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Anna Macdonald, Oxfam's Head of Arms Control, gave this speech at the UK's Foreign Commonwealth Office Arms Trade Treaty Reception (15 May 2013), to celebrate ten years of Control Arms Campaigning which culminated with the UN's 2 April 2013 vote in favor of a global arms trade treaty.
10 years ago I stood down the road in Trafalgar Square, with many others who are here tonight, to launch the Control Arms campaign. Our message was simple: the arms trade is out of control and ordinary people around the world are suffering at the rate of one death every minute, with millions more forced from their homes, suffering abuse and impoverishment.
We had an idea. We had a vision. A global treaty to bring the conventional arms trade under control. To make governments take responsibility for every arms transfer that enters or leaves their territory. And to put human rights and humanitarian law, not profit, at the heart of every decision.
It’s a big thing, getting a treaty. It’s a very big thing.
And its been a long road to get here. But here we are – 10 years on and with an Arms Trade Treaty adopted at the UN by overwhelming majority vote. It’s a success for us all.
Often in a campaign you have to go through the stage where your ideas are seen as ridiculous. When progress seems agonizingly slow, and change is measured in the tiny steps of a public statement here, a positive meeting there, until you get a breakthrough, momentum builds up and things start to roll.
There have been many stages in this process since work started in the UN in 2006, and we’ve kept the pressure on throughout – UN consultations, open-ended working groups, groups of government experts, preparatory committees, regional meetings, resolutions every year at the General Assembly to move things forward. We’ve driven tanks round London, ridden elephants in India and rowed dragon boats in Cambodia to raise awareness. We’ve run workshops and seminars in 100 countries to deepen knowledge and explore ideas. We’ve given media interviews and written articles to communicate. And we’ve analysed papers, proposed treaty text, and negotiated hours into the night to turn a weak text into a stronger text.
The world has come together and said “Enough!”.
To unscrupulous arms dealers, dictators and human rights abusers, we have a clear message. Your days of easy access to weapons and ammunition are over. The world is watching, and the world will hold you to account.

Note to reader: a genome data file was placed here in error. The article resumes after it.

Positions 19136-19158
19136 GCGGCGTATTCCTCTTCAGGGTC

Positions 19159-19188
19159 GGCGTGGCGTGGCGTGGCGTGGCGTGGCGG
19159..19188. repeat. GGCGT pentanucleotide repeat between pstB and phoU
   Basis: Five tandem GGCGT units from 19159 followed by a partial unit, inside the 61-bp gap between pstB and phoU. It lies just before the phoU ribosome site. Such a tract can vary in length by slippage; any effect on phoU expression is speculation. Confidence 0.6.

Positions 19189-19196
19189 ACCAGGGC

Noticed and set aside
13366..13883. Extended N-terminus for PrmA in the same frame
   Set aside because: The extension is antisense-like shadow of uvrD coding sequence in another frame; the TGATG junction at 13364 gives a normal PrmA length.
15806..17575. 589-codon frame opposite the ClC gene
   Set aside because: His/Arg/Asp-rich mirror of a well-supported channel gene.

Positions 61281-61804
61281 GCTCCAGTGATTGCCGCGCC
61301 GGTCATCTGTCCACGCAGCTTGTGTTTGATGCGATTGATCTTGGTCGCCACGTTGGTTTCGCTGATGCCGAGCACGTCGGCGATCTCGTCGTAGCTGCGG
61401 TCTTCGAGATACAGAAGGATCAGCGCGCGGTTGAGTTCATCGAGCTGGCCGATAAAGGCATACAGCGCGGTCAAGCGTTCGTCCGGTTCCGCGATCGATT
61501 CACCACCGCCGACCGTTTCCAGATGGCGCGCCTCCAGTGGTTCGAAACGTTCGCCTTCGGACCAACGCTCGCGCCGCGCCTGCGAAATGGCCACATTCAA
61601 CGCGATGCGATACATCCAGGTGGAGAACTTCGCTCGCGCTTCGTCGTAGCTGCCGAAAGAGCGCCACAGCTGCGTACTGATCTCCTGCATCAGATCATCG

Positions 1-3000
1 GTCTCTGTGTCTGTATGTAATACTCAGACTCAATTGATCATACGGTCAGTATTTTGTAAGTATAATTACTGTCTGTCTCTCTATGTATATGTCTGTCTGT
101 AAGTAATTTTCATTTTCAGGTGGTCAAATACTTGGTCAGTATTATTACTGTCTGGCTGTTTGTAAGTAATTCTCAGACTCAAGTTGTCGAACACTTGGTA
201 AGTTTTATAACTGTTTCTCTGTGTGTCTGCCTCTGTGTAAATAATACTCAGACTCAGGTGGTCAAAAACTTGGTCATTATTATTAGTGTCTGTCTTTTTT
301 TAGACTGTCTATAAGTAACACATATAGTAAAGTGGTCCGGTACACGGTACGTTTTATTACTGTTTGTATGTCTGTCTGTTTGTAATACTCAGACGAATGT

The most powerful argument for the ATT has always been the call of the millions who have suffered from armed violence around the world. And every day right now Syria's brutal conflict - which has killed over 70,000 so far - reminds us of the urgent need to control arms.
So now we have the words on the paper. We need the action on the ground.
It is incumbent on all the governments here tonight, and the many others who voted yes, to sign and ratify the treaty as soon as possible. When the ATT opens for signature at the Signing Ceremony on 3 June in New York, it will be an important start for the treaty. There must be many governments there to sign, and at the most senior level possible. You must show that you are serious about making this treaty work effectively. 50 ratifications are needed for the treaty to enter into force. We can do this in less than two years, if we all make it a priority.
Working in partnership with government is not always easy – for NGOs or governments – but this has been an important part of progress on this treaty, without which we would not have had success.
I would like to thank the many officials who worked with us to secure the strongest possible treaty, it has been a relay race with many contributors and from the UK we recognize those who started the process at the UN, those who helped close the deal, and those who were there throughout.
Change does not happen only in the UN or parliaments. Change happens when we work together on a shared goal and put aside our differences for a common good. Change happens from workplaces, from schools, from universities, and from our own homes, when we refuse to take no for an answer, and keep going. Because when there is an idea worth fighting for, then set-backs along the way are not defeat, and differences in opinion are opportunities to build from.
So for anyone who doubts that campaigning works and achieves change, let tonight be the evidence you need. Every one of you here tonight is extraordinary. Because you took that challenge and did not give up. Whether you were in the UN negotiating, lobbying your government back home, talking to the media, responding to another campaign request, sending a tweet, writing an egram, you played your part. This has been a global movement.
For all the frustrations and challenges, the eleventh-hour negotiation that falls apart, the policy line that it its impossible to get right, and the never-ending speeches of the detractors – for all that, you have immense power.
You made this happen. This is your victory. Tonight is your night.
To all my colleagues in the Control Arms Coalition – thank you for all you have done. Thank you for believing and sticking with it, and for the passion in your heart and the fire in your belly, and the tenacity in your veins because that is what changes the world, and that is why we have turned this idea, this ideal, into something that might just help change the world.
Thank you for making this happen.
Watch Anna's speech (at around 17 minutes into the video):
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